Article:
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Monday, 15 June 2009
Page: 5902

Mr KATTER (3:37 PM) —My question without notice is to the honourable Minister for Resources and Energy. The minister would be aware of his own role as the Lone Ranger riding to the rescue of the $15 billion North West Queensland Mineral Province about to be scalped by electricity demand growth outstripping supply in 2012, the current cost of inefficient small power generation rendering our mineral production non-competitive, no growth capacity in the north-west grid and CPR charges. In light of this, could the minister ensure—

Opposition members interjecting—

Mr KATTER —It is a bit important, you know. It really is a little bit important.

The SPEAKER —Order! The member for Kennedy has the call. I am trying to hear him.

Mr KATTER —I was wondering whether I did, Mr Speaker. In light of this could the minister ensure that (a) he arrives in time, (b) he brings sufficient electricity with him and (c) his proposed clean energy corridor, for which his grid connection has provided the catalyst, will provide the silver bullet for Xstrata, BHP, Rio Tinto and Gutnick’s Legend Mining with some 15,000 permanent jobs flowing from the Pentland biofuels project and the proposed mineral expansions? Finally, if not, would he not agree that even Tonto might decide that he and the infrastructure minister, Albanese, are palefaces?

The SPEAKER —Just for the record, the last part of the question is out of order.

Mr MARTIN FERGUSON (Minister for Resources and Energy and Minister for Tourism) —I do not know where the Lone Ranger and Tonto are today, but I can assure the House they long gave up trying to corral the member for Kennedy. More seriously, this question is a very serious question. It goes to the potential development of the North West Mineral Province in Queensland. This province has long been held back by the lack of an adequate supply of energy at a reasonable cost. The member for Kennedy has raised the question of the possible development of the North West Mineral Province in the context of a key part of the government’s recent budget strategy going to the establishment of a real government commitment to clean energy in Australia. I welcome his support for that government initiative, because it goes to our requirement to invest in not only carbon capture and storage but also renewable energy in Australia. That is because we are not interested in trying to pick winners; we are about trying to create a framework that encourages investment in all sources of potential energy in Australia.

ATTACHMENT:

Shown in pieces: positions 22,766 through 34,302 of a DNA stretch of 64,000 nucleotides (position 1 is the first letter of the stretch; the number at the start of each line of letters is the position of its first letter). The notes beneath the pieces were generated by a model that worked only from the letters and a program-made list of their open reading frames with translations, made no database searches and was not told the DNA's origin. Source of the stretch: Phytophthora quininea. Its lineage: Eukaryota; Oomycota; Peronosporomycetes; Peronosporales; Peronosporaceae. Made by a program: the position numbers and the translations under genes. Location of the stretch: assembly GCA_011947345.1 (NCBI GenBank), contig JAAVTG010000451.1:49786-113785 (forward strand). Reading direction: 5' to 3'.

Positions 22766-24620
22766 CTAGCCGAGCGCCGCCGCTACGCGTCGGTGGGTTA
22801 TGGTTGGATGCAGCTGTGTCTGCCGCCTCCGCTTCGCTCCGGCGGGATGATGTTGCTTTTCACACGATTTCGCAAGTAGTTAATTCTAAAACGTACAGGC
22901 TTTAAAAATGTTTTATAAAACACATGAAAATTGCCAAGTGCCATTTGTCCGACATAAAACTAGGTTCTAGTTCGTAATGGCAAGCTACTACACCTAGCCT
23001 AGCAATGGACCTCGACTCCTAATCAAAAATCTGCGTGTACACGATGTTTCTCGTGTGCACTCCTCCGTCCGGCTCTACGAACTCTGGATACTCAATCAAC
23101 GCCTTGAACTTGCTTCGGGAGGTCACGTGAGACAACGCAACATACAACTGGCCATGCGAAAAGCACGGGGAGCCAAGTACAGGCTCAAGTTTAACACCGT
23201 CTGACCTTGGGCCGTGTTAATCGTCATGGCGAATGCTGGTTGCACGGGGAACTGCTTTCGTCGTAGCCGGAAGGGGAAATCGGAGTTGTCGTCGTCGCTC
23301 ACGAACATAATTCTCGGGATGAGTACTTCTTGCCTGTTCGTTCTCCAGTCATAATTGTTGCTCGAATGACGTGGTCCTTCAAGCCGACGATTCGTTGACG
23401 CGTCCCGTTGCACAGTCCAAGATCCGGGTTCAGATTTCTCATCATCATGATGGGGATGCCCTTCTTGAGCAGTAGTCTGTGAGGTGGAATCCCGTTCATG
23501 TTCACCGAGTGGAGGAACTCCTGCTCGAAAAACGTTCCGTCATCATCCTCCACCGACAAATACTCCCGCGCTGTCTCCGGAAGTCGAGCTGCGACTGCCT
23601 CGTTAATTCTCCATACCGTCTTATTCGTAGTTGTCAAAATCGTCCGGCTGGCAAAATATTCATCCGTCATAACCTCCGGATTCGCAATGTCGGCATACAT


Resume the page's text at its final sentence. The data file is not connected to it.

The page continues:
That takes me, firstly, to the question of carbon capture and storage and a commitment of $2.4 billion to cleaning up coal in Australia, reducing emissions. CCS is vital to our future, because 82 per cent of Australia’s electricity comes from coal-fired power stations. I was pleased to see carbon capture and storage in a commercial operation, the Sleipner petroleum field, when I recently visited Norway. CCS is currently in place throughout the world and it is our responsibility, not only as a coal-dependent energy nation but also as a major coal exporter, to actually get this technology right. I would also say that, if we achieve later this year the Gorgon gas investment of $30 billion to $50 billion, something that the Prime Minister and I are working on at the moment, you will see the largest carbon capture and storage operation in the world here, on Barrow Island in Western Australia.

The member has also raised the need to focus on renewables. We are about investing real money—the biggest investment by an Australian government—in the renewables sector in Australia. That builds on our determination to put in place a measured carbon pollution reduction scheme with a renewable energy target of 20 per cent by 2020. Our demonstration program of $1.6 billion in solar technologies is not just about solar PV; it is also about seriously investigating whether or not solar thermal could supply real, baseload, secure energy in Australia—important not only to Australia but also to the global community.

Not content with just focusing on carbon capture and storage and solar, we are also going to encourage the exploration and development of other demonstration activities, such as geothermal and wave power. This is about us ensuring as a nation that, when it comes to the issue of energy security, as we move to a low-emission economy, we not only guarantee our own future but also put in place technology options of great interest and need to the global community at large.

So I say to the member for Kennedy: I express my appreciation for your support of the government’s clean energy strategy. I am not the Lone Ranger; I have a huge posse behind me and absolute support of our clean energy demonstration program. Perhaps more importantly, he, like me, understands and appreciates that without a commitment to clean energy we will never have a capacity to develop the North West Mineral Province, which has the potential to be as important as north-west Western Australia. I thank him for his question.